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US Takes China Before WTO Over Prohibited Subsidies

by Glen Shapiro,, New York

06 February 2007

US Trade Representative Susan C. Schwab announced on Friday that the United States has requested World Trade Organization (WTO) dispute settlement consultations with the People’s Republic of China, regarding its provision of subsidies that appear to be prohibited by WTO rules.

“We are committed to challenging China’s WTO-inconsistent practices that harm American workers and businesses,” announced Ambassador Schwab, continuing:

“China’s use of market-distorting subsidies creates an uneven playing field and subverts China’s own efforts to foster consumption-led growth.”

“We recognize that China has taken significant steps to open its market and reform its trade practices since becoming a Member of the WTO, and both countries are benefiting from a deeper and stronger trade relationship,” she added.

“However, where China has failed to meet its commitments, we will use the full array of tools available to secure compliance. Our decision to bring this case to the WTO comes after our efforts at dialogue failed.”

Several of the subsidy programs at issue appear to grant export subsidies, which provide incentives for foreign investors in China and their Chinese partners to export to the United States and other markets.

These subsidies offer significant benefits and are available for all products made in China, including, for example, steel, wood, paper, and other manufactured products. The companies targeted for many of these subsidies, i.e., companies with some foreign participation, accounted for nearly 60% of China’s exports of manufactured goods in 2005, according to a WTO report.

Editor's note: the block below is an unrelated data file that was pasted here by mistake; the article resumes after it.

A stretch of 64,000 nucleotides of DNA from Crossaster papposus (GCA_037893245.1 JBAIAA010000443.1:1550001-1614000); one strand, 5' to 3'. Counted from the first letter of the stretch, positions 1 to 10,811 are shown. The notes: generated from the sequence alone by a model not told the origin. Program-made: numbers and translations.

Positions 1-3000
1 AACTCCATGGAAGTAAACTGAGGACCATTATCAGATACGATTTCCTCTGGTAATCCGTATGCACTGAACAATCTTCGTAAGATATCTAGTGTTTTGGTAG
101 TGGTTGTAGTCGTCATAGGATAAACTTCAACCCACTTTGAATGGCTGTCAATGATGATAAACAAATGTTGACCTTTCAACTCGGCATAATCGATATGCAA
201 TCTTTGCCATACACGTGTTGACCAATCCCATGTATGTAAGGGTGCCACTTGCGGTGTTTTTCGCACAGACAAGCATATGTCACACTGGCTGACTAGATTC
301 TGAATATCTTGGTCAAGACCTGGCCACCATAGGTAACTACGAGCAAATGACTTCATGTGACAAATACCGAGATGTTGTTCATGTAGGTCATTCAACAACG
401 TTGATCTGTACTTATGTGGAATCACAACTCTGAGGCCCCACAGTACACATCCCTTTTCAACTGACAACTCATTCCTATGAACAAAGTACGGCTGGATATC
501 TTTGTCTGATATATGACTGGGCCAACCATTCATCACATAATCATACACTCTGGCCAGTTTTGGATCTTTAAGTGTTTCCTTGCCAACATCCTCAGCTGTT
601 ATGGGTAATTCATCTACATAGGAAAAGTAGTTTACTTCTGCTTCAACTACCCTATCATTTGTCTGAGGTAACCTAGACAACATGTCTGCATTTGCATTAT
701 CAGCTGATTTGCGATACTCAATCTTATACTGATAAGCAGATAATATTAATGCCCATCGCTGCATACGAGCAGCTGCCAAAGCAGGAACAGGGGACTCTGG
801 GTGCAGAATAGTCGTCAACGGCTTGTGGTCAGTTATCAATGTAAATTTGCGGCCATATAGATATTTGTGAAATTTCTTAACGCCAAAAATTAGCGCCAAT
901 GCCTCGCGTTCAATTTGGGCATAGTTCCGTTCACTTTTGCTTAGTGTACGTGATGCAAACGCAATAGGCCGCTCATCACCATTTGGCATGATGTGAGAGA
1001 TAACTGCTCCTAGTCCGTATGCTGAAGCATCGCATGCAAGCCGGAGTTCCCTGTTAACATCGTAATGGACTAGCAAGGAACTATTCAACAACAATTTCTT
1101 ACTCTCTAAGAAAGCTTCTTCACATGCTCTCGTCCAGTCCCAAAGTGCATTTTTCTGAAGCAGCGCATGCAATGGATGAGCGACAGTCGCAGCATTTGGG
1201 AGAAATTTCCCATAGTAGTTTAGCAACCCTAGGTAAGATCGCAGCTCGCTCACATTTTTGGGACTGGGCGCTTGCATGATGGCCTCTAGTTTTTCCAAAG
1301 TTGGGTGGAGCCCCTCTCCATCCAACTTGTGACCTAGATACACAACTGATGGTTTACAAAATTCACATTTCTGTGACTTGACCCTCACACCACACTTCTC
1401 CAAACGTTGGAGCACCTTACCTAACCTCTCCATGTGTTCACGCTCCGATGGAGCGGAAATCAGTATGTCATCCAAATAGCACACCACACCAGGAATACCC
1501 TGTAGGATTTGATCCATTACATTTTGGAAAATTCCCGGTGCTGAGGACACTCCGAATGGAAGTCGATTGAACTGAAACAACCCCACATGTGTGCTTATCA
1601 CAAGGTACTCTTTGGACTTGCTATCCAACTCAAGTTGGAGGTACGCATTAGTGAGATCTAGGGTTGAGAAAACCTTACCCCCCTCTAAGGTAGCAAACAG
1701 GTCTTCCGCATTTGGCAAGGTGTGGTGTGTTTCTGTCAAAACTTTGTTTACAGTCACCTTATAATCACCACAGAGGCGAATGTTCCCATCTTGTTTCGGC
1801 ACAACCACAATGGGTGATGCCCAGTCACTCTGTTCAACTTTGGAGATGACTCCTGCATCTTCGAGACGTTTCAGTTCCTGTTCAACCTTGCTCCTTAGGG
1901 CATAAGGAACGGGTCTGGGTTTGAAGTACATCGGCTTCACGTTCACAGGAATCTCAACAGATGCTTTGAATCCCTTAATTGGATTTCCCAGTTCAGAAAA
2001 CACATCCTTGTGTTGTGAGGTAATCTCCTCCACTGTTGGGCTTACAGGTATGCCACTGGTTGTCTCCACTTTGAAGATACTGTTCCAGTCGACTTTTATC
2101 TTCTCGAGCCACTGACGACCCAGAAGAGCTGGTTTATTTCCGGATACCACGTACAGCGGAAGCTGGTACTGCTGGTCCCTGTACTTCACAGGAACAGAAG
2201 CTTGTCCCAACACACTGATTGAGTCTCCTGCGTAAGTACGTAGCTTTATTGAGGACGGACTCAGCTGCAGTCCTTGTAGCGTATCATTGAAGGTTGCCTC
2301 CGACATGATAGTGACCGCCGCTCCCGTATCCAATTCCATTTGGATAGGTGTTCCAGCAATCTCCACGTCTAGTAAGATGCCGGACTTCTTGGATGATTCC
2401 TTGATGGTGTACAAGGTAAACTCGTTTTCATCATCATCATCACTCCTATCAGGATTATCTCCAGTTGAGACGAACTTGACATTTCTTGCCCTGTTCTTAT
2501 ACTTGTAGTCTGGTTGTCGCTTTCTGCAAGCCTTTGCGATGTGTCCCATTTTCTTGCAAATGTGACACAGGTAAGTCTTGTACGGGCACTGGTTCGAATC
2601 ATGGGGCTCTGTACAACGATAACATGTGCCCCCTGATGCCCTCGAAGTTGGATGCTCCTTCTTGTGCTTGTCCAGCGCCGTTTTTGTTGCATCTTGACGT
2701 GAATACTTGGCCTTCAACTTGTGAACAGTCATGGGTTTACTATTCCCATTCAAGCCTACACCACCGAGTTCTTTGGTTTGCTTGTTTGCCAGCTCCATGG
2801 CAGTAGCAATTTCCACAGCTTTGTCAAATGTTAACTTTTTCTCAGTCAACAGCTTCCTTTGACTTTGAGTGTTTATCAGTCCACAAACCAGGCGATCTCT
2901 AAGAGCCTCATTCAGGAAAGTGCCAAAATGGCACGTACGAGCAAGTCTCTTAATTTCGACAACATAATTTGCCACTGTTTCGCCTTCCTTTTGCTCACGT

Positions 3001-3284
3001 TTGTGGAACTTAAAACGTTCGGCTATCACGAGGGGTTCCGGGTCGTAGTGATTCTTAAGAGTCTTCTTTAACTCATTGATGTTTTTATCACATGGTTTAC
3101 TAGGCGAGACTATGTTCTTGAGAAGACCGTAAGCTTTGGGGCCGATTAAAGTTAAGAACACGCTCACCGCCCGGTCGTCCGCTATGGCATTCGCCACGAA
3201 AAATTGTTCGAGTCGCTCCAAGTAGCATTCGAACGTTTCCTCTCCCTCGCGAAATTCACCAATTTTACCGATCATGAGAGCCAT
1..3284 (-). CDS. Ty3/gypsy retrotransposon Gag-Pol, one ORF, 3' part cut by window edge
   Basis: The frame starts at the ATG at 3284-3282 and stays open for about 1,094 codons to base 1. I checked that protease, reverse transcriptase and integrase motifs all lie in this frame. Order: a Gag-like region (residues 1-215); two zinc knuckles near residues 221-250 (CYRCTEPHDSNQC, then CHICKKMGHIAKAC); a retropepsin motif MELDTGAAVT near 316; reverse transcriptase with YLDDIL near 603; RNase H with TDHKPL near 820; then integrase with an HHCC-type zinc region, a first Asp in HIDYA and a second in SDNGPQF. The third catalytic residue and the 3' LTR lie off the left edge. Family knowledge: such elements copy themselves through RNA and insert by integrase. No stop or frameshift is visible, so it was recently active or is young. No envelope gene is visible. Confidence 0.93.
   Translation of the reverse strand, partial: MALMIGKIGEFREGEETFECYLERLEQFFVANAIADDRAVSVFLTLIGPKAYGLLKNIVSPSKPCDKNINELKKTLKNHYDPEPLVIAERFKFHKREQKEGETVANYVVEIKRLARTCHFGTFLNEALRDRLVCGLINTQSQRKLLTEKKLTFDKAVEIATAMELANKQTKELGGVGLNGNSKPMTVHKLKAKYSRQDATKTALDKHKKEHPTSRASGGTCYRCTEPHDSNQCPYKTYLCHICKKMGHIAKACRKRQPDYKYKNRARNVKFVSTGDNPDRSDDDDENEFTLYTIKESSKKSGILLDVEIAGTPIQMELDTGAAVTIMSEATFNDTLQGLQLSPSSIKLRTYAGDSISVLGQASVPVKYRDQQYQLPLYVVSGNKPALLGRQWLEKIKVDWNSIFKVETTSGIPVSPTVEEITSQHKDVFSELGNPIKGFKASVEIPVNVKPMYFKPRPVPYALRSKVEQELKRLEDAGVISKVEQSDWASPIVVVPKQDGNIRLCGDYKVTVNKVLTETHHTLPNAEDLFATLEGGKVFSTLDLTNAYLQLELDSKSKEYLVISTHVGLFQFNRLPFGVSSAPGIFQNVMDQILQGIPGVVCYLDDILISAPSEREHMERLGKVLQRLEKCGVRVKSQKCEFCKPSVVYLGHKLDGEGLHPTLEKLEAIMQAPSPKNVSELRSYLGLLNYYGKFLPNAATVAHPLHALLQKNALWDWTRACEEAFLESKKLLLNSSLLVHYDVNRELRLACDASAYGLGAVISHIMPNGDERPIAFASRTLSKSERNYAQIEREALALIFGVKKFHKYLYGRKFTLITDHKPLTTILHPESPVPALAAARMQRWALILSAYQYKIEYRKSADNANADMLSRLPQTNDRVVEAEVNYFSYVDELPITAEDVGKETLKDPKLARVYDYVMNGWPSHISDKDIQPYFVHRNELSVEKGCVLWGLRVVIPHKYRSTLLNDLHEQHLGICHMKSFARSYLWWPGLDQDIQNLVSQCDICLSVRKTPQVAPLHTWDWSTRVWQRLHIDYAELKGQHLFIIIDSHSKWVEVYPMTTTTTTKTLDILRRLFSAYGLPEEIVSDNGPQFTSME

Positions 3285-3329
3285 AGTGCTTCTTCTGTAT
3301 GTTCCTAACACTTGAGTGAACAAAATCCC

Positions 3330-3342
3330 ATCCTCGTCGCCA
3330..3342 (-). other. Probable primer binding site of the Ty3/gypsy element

Other subsidy programs at issue provide incentives for companies in China to purchase domestic equipment and accessories, instead of buying from US exporters.

The Office of the US Trade Representative argued last week that:

"By subsidizing Chinese exports to the United States and denying US exporters a fair opportunity to compete in China, these subsidy programs unfairly impact US manufacturers and their workers. Elimination of the subsidies will help level the playing field for US-based manufacturers and, in particular, for America’s small and medium-sized businesses across a range of industries."

"The subsidies being challenged also are inconsistent with clearly stated Chinese policies seeking to rebalance China’s economy with greater emphasis on domestic consumption-led growth rather than export-led growth, and to promote the efficiency of China’s domestic manufacturers."

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